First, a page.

Stakeholder engagement: a priority for the mid-market consumer industry

The adage ‘the customer is always right’ is a staple of the consumer sector – and with good reason. Consumer demands are constantly shifting and, with it, so are their behaviours, aspirations and desires, all of which affect the triple bottom line. 

Sustainable transformation continues to be a growing trend in the sector: according to our annual C-suite barometer more than half (59%) of consumer leaders have budgeted costs for implementing sustainability strategies and reporting. While the customer stakeholder group remains at the centre of any consumer business transformation, leaders in mid-market businesses need to factor in a host of other groups too. The pressure can come from all directions, with regulators and even employees all pushing for change. The challenge then is how to communicate both the significance of the transformation, and the process if implementation, to such diverse groups.

Identifying the right people

The first step is identifying the stakeholders you need to engage. Teresa Beukes, a Partner at Mazars in South Africa highlighted “a business should have a clear idea of the transformation that they want to implement and what they want to get out of it. The next step would then be to analyse the stakeholders involved and clearly identify which ones contribute to it and need to be communicated with”.

Aidan Khoo, an Associate Director at Mazars in Singapore, agrees that getting internal alignment first is key. After the board and employees are on board, a business can begin to “expand the circle” of communication to external stakeholders, such as suppliers.

For a lot of medium-sized businesses, funders can be a driving force behind sustainable transformation. Emer O’Riordan, a Partner at Mazars in Ireland states that “many businesses will have private equity or some sort of bank funding,” she says. “Those funders are under pressure to have a more sustainable portfolio of investment, which can translate into pressure on the business to be more sustainable. Because of that, the funder is a very important stakeholder to consider.”

Communicating effectively with stakeholders

When it comes to successful communication, Aidan reminds us that the days of one-way, top-down communication are gone, and it’s important to develop a process of 360 degree feedback. “Employees and stakeholders are getting smarter and will often have their own feedback to share,” he says. “In the boardroom, you’re often not in touch with what’s happening on the ground in your business. Your employees, who are on the ground and experience the business differently, may well have a different sentiment about why a particular business strategy won’t work. Two-way communication is vital.”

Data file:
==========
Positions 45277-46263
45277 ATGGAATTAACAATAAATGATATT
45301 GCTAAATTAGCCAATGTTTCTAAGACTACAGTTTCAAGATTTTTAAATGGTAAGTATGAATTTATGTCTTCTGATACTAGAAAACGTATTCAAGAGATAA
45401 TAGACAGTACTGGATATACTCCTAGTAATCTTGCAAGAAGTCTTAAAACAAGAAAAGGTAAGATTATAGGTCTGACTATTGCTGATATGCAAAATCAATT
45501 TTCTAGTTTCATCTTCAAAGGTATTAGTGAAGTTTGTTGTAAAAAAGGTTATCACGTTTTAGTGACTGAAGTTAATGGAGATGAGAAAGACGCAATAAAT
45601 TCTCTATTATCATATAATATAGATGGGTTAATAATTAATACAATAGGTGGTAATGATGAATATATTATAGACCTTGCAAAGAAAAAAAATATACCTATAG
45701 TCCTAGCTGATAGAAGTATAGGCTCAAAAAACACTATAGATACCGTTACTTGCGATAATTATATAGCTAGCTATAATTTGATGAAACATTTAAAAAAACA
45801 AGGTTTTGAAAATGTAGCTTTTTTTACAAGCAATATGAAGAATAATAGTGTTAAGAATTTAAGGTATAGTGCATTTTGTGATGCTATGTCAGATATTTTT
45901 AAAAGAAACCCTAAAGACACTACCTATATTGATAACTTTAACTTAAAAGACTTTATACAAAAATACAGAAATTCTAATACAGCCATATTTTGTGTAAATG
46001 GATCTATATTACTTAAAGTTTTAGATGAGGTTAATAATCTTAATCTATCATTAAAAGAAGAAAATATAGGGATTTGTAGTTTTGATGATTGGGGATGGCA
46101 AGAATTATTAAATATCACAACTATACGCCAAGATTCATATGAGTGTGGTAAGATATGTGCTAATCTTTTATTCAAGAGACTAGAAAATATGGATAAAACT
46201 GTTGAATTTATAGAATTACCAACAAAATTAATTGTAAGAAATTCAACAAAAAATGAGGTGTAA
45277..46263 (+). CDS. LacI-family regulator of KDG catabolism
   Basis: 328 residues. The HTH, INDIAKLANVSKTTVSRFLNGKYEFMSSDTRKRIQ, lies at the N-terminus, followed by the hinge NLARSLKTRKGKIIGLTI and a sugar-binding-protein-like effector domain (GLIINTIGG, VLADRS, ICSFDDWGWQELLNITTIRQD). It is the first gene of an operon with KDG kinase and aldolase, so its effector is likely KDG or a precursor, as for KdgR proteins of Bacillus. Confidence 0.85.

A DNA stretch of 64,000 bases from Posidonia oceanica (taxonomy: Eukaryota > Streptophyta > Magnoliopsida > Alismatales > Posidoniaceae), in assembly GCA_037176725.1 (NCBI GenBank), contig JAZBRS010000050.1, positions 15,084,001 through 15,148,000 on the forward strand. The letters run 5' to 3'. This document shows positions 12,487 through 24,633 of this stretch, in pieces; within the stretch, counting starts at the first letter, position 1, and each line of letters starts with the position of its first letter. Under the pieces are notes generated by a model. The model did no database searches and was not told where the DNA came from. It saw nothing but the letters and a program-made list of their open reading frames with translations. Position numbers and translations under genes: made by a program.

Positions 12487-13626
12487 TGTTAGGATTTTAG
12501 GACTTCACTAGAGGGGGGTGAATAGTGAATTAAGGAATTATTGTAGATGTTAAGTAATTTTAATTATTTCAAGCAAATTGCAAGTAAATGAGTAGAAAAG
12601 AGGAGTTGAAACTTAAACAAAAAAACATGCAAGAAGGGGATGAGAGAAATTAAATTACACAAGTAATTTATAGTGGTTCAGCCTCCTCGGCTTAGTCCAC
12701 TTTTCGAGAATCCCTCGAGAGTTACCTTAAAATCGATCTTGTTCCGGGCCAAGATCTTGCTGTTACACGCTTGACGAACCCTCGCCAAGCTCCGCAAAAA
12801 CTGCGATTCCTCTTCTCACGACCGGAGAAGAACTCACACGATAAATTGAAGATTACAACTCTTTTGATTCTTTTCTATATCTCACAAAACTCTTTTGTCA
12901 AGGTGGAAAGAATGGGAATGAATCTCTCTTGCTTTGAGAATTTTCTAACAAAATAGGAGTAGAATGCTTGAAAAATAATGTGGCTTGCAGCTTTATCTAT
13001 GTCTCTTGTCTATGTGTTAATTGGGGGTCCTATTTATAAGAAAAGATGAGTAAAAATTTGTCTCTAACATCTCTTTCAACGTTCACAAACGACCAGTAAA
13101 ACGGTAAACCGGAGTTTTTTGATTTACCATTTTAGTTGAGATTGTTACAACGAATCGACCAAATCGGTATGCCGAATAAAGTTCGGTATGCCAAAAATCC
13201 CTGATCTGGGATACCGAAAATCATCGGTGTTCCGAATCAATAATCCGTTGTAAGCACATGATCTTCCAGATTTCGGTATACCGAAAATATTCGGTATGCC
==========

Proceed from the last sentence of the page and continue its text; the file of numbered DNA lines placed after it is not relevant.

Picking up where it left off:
When it comes to the relationship with the customer, Emer suggests mid-sized consumer businesses are at an advantage. “These are often family businesses that are part of the community, so there’s typically a very close relationship between the business and the customer. That means the communication process is often more informal. For example, there may be key customers that a business can specifically engage with. When you couple that with a shorter proximity between decision making and execution, change can be implemented very quickly.”  There are also pitfalls to that advantage: a business needs to be aware of its own bias, so it’s not simply just cherry-picking or looking for the answers it wants to hear.

Getting it right

Teresa adds that confirms that companies should remain transparent and open about the updates, decisions and insights on the transformation the company is undertaking, as well as demonstrating accountability for their actions.

Getting communication right can reap benefits for the business in a number of ways. “Getting buy-in from stakeholders and involving them in the decision-making process makes them feel a sense of ownership. This will lead to increased support whether that be increase in sales, investments, or partnerships.”

Aidan adds that “stakeholders are not mind readers and effective communication leads to a higher chance of success. Communicating, being transparent and having constant communication with your stakeholders allows them to have an insight into a business’s thought process and provides more inputs. If nine out of ten stakeholders disagree with a company’s strategy, then knowing this in advance enables a business to make an informed decision to change direction.”

To discover more on stakeholder engagement, please visit our dedicated area for privately owned businesses, which has a collection of resources to support you on your sustainability journey.

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